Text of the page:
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Hey, I have a question about how secure the following will be.... I want to have a login form that posts to itself, so when it loads it checks if there is a username and password on the query list. If there is not, it asks for one. If there is, it checks to see if the information is valid. If it is not valid, it deletes the attributes and calls itself again. If it is valid it sets a particular session variable to be some value and redirects to the next page. Every page from there on in will check to see if the session variable is set and if not will redirect back to the login page. Are ...

Warning: remote port forwarding failed for listen port 4043
I have a script that does a port forwarding for me: ssh -n -R localhost:4043:localhost:22 remoteserver.example.com The problem with this is that if port forwarding fails, ssh prints Warning: remote port forwarding failed for listen port 4043 But it STAYS CONNECTED instead of properly failing with exit code. So it is a MAJOR pain to detect this condition and kill ssh. How can I change is so that, when report port forwarding cannot be accomplished, ssh exits right away? I think that it is a bug, period. thanks i >>>>> "Ignoramus3694" == Ignoramus3694 <ignoramus3694@NOSPAM.3694.invalid> writes: Ignoramus3694> I have a script that does a port forwarding for me: ssh Ignoramus3694> -n -R localhost:4043:localhost:22 Ignoramus3694> remoteserver.example.com Ignoramus3694> The problem with this is that if port forwarding fails, Ignoramus3694> ssh prints Ignoramus3694> Warning: remote port forwarding failed for listen port Ignoramus3694> 4043 Ignoramus3694> But it STAYS CONNECTED instead of properly failing with Ignoramus3694> exit code. Ignoramus3694> So it is a MAJOR pain to detect this condition and kill Ignoramus3694> ssh. Ignoramus3694> How can I change is so that, when report port Ignoramus3694> forwarding cannot be accomplished, ssh exits right Ignoramus3694> away? Reading the documentation [ssh_config(5)]: ExitOnForwardFai...

Desktop firewalls
Sorry if this question has been asked before, but I"m new to this group. Are desktop firewalls really necessary if I have a built-in firewall on my router? I do have open ports for my web server and email which I run on my Windows 2003 domain controller. Is my computer vulnerable or are there even some settings in my Domain Controller Security manager that can prevent any intrustions. If a desktop firewall is necessary, what are some of the better or even the best one I can get? TIA for any help/advice Rollin ...

Remote desktop
So we have a couple VMs at work, one of them Windoze, running on a Xen hypervisor. We have a Windoze box that we use to connect to the Windoze VM via Remote Desktop. We can also connect to the Windoze VM from any of the Windoze workstations. When we do that, every time, a little <laughing> "progress" dialog comes up saying "securing connections". And it trundles. And trundles. And trundles. Then it finally connects... most of the time. Sometimes it claims it cannot find the machine (by name) and it asks you to try the IP address instead. So I bring...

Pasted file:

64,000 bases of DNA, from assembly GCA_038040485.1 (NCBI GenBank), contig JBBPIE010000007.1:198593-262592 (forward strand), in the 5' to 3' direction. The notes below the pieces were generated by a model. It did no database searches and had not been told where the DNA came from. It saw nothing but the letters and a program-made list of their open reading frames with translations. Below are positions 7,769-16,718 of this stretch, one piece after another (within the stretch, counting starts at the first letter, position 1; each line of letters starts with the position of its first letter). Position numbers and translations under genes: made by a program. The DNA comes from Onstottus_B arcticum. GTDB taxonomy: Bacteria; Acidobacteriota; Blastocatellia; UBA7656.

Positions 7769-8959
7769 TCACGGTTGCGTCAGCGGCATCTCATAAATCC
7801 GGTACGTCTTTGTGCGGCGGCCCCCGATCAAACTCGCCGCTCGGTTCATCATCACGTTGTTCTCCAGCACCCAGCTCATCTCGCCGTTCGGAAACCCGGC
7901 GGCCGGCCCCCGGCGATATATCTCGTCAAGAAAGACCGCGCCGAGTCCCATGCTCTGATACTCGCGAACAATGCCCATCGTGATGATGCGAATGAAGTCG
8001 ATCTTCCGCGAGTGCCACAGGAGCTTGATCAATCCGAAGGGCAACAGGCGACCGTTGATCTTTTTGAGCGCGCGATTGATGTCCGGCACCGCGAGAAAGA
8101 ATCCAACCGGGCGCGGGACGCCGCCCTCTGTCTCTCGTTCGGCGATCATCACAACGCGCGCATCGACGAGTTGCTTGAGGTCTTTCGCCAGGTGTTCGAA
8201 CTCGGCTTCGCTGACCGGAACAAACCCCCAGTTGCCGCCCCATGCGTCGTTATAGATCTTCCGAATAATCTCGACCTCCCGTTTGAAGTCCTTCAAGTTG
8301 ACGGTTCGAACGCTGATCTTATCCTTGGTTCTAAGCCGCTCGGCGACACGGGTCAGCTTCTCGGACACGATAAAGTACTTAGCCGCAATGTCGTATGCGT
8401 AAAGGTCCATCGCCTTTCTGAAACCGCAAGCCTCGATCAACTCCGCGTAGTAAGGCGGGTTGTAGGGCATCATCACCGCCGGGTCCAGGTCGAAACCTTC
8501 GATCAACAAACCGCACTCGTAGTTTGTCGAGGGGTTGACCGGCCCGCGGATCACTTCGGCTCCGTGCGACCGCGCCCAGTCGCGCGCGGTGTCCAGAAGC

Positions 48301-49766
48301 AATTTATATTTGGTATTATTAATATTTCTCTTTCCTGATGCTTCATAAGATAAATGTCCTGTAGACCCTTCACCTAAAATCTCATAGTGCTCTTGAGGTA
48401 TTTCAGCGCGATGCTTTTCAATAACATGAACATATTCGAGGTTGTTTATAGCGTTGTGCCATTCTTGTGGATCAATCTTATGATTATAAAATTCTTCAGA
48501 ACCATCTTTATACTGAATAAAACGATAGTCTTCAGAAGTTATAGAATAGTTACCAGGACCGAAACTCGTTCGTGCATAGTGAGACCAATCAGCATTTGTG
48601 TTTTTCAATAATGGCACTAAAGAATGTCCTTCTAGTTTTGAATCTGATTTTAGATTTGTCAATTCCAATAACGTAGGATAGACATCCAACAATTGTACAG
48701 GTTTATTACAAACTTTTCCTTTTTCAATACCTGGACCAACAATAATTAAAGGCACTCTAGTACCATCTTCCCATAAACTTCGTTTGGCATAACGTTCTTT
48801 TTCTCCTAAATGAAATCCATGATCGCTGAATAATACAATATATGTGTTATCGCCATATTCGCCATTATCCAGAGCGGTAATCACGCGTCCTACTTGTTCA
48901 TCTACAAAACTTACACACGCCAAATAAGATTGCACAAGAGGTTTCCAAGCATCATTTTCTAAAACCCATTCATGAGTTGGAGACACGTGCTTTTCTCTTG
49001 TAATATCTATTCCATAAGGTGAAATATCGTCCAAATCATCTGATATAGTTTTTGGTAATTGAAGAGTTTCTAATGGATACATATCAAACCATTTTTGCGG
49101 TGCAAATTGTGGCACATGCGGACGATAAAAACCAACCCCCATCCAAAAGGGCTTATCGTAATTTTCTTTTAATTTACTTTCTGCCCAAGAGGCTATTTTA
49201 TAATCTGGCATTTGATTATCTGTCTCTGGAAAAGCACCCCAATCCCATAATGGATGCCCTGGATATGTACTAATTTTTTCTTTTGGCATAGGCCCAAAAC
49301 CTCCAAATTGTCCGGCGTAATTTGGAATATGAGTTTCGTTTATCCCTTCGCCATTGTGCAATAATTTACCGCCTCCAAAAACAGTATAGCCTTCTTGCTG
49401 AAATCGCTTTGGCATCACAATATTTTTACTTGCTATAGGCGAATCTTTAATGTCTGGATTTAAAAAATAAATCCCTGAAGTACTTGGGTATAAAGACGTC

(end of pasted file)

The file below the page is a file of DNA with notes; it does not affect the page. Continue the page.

Web resources about - remote desktop ports - comp.security.firewalls

Active Desktop - Wikipedia, the free encyclopedia
Windows 95 or NT 4.0 with Internet Explorer 4.0, Windows 98, Windows 2000, Windows ME, Windows XP, Windows Server 2003 Active Desktop was a feature ...

Opera's desktop browser adds a built-in ad-blocker
... ads at the network level . And, as of today, Opera Software is also a member of this group. Opera Software just announced that its desktop ...

Snapchat used the Oscars to launch its web player — finally a way to share Snaps on desktop
... move from Snapchat to make content on the app more shareable. Until now, the only way to share a Snap (or a Snap from a Live Story) on desktop ...

This Russian all-in-one desktop is just quirky enough to attract attention
... left over from 1999. The latest entrant seems more promising but is still one to file under "curiosity." It's a 21.5-inch all-in-one desktop ...

Opera's desktop web browser gets built-in ad blocking
If you use a major desktop web browser, you usually have to hunt down an ad blocking add-on if you're determined to purge intrusive promos from ...

Computer Sales Continue to Evolve Away From Desktop PCs, Says Report
As desktop PC sales continue to fade, steady sales of laptops and portables appear to debunk the idea that PCs are dead, the report finds.

AMD launches XConnect, partners with Intel, Razer to drive desktop gaming on laptops
AMD's XConnect is designed to bridge the gap between mobile and desktop-class gaming hardware and give gamers the advantages of both.

AMD's XConnect Allows You To Connect Desktop Graphics Cards To Your Laptop For Better Performance
AMD's XConnect Allows You To Connect Desktop Graphics Cards To Your Laptop For Better Performance

Issue references and @mentions for GitHub Desktop
GitHub Desktop on both Windows and Mac now provides suggestions when mentioning team members, referencing Issues, and adding more to your commit ...

There's A Great New Google Music Desktop Player For Mac
There's good news for fans of Google Play Music, the search giant's answer to iTunes and Spotify. An updated version of Google Play Music Desktop ...

Resources last updated: 3/13/2016 4:31:42 AM